Observing a tradition as old as the Restoration itself, Latter-day Saints are convening this weekend, April 4-5, on Temple Square - or tuning in via radio or television - for the 162nd Annual General Conference.
Sessions are at 10 a.m. and 2 p.m. MST Saturday and 10 a.m and 2 p.m. MDT Sunday, with a general priesthood session scheduled for Saturday at 6 p.m. Leaders and members of the Church from throughout the United States and from other countries with established stakes have gathered for the conference.All sessions of the conference are being televised via satellite. More than 3,000 meetinghouses throughout the United States, Canada, Mexico, Puerto Rico, Haiti, the West Indies and the Dominican Republic are equipped with satellite receivers.
In addition, more than 800 cable television systems in the United States are receiving via satellite all but the priesthood session. Some commercial radio and TV stations carry the conference as a public service.
Church units or members in North America and Hawaii with proper TV satellite reception capabilities are receiving the conference broadcasts via the satellite in the following languages: English, Spanish, French, German, Cambodian, Haitian, Hmong, Korean, Laotion, Mandarin, Navajo, Portuguese, Samoan, Tongan and Vietnamese. Selected sessions will be carried in Cantonese and Creole.
The first transmission of the Sunday morning session of the conference is being made to Church-owned downlinks in Frankfurt, Germany; Huddersfield, England; and Versailles, France. Church units in areas of the world where the satellite and other transmissions are not available will receive videotapes of conference sessions. European languages are translated and made available through the Friedrichsdorf, Germany; Copenhagen, Denmark; and Torcy, France distribution centers.
Non-English speaking Church leaders and members from various parts of the world, seated in the Tabernacle, Church Office Building, North Visitors Center and local ward meetinghouses are able to listen to conference proceedings in their own language through interpreters stationed in the lower level of the Tabernacle. The listeners are provided special headsets.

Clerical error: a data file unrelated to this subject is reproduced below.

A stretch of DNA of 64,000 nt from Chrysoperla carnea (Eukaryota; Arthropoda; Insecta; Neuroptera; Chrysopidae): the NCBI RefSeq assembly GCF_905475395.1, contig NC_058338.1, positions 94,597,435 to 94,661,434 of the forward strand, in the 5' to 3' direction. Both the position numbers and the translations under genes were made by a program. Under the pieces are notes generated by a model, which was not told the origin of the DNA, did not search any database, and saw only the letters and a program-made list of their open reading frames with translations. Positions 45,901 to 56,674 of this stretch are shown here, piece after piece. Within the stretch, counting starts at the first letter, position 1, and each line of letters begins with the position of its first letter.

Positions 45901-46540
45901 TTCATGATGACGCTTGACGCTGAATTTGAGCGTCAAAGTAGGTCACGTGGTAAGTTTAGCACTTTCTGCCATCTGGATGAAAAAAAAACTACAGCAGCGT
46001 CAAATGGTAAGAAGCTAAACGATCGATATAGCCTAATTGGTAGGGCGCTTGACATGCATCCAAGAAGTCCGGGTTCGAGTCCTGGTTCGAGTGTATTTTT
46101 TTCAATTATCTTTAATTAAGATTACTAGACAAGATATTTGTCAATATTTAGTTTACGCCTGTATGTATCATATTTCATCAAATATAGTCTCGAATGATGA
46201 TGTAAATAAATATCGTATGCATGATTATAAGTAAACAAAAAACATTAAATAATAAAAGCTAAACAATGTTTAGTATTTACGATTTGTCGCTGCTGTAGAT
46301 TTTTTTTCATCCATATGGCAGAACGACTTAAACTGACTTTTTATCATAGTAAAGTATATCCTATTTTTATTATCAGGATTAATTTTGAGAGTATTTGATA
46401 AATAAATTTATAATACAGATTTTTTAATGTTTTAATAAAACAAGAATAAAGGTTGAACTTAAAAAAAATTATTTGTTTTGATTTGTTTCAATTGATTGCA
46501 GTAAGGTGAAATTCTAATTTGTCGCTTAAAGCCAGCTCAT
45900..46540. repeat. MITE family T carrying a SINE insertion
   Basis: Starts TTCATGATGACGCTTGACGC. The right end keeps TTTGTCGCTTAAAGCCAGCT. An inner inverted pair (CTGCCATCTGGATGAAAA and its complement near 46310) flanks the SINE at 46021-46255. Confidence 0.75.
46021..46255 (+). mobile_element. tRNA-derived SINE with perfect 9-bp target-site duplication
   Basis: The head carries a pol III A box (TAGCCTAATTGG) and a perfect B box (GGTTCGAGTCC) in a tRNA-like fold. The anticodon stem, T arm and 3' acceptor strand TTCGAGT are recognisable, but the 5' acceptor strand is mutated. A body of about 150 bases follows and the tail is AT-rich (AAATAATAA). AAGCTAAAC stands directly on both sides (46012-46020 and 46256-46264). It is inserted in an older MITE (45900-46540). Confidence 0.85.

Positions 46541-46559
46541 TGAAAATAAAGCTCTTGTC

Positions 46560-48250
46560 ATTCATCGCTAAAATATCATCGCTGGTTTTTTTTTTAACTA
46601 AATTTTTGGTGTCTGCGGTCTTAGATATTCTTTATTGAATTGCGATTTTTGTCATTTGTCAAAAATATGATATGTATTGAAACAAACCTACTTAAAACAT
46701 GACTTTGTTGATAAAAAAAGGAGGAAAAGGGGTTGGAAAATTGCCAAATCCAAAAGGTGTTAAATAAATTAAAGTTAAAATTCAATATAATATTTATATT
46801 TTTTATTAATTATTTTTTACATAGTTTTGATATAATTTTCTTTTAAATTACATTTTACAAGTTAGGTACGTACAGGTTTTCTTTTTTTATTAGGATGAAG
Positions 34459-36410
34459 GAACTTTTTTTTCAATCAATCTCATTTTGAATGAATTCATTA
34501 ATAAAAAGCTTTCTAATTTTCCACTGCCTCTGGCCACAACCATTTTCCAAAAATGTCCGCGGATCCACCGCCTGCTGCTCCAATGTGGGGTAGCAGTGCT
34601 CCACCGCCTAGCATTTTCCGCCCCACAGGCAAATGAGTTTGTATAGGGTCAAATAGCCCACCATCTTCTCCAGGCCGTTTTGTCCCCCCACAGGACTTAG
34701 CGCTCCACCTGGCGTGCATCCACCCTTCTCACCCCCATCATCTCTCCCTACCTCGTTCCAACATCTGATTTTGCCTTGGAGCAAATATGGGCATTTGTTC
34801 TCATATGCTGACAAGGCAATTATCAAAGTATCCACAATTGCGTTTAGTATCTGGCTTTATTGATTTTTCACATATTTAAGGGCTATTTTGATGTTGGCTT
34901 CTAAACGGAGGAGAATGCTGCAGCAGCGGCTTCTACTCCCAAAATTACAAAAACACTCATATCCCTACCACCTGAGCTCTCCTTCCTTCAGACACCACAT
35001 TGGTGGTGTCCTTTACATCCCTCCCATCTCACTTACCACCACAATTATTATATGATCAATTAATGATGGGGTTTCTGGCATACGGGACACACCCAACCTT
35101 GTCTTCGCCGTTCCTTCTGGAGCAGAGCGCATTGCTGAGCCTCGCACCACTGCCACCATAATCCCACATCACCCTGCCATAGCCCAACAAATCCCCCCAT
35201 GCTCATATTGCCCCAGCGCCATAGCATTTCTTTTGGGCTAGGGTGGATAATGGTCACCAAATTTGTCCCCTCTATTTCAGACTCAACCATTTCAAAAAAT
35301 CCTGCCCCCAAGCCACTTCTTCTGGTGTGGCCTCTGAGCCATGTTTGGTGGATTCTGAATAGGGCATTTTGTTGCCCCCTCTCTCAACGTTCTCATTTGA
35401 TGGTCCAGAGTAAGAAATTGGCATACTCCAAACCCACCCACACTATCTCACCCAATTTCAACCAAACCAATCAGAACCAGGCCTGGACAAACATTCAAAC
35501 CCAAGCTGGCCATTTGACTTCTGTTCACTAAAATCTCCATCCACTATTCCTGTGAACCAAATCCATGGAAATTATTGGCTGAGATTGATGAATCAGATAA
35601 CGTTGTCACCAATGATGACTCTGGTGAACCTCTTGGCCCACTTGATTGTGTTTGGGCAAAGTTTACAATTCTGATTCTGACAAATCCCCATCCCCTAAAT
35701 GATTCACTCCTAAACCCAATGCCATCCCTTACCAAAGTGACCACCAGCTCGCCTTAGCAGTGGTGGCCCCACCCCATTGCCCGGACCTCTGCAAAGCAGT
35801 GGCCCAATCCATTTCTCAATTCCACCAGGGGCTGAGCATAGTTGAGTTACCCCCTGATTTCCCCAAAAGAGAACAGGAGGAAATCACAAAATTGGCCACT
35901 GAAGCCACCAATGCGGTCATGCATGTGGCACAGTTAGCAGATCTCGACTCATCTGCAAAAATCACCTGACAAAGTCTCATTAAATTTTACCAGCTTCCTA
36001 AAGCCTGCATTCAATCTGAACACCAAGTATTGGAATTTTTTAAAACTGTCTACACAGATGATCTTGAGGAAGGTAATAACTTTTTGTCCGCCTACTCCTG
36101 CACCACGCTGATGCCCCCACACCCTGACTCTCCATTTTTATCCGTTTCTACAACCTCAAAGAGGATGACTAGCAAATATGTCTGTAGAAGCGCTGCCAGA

From three to five translator-interpreters are on hand for one or more conference sessions for each of the following languages: Bulgarian, Cambodian, Cantonese, Czech, Danish, Dutch, Finnish, French, German, Greek, Haitian, Hmong, Hungarian, Indonesian, Italian, Japanese, Korean, Laotian, Mandarin, Navajo, Norwegian, Polish, Portuguese, Russian, Samoan, Serbo-croation, Spanish, Swedish, Tagalog, Tahitian, Thai, Tongan and Vietnamese.
Conference proceedings are conveyed via sign language to a gathering of the hearing-impaired in the Church Office Building auditorium. All TV broadcasts of general conference are close-captioned for the hearing-impaired.
Church landscape architect Peter Lassig said the thousands of flower plantings blooming on Temple Square and the adjacent Church Office Building plaza include tulips, poppies, pansies, forget-me-nots, violets, primroses, hyacinths, daffodils, crocus, scilla, wallflowers, chionodoxa, arabis, and aubrieta. Also in bloom, he noted, are the magnolia trees. New this year is the Young Women "values garden" located at the entrance to the Lion House.
The 325-voice Tabernacle Choir, directed by Jerold D. Ottley and Don Ripplinger with John Longhurst and Richard Elliott at the organ, is scheduled to sing during the Sunday sessions of conference. The Mormon Youth Chorus is providing the music for the Saturday morning session, with Robert C. Bowden directing and Bonnie Goodliffe and Linda Margetts at the organ. Saturday afternoon's session features the Relief Society Choir from the Brigham City Utah Region, directed by Evelyn M. Harris, with Clay Christiansen at the organ. The Saturday evening priesthood session features an Aaronic Priesthood Choir from the Orem Utah Region. Stanley Zenk will direct, with John Longhurst accompanying on the organ.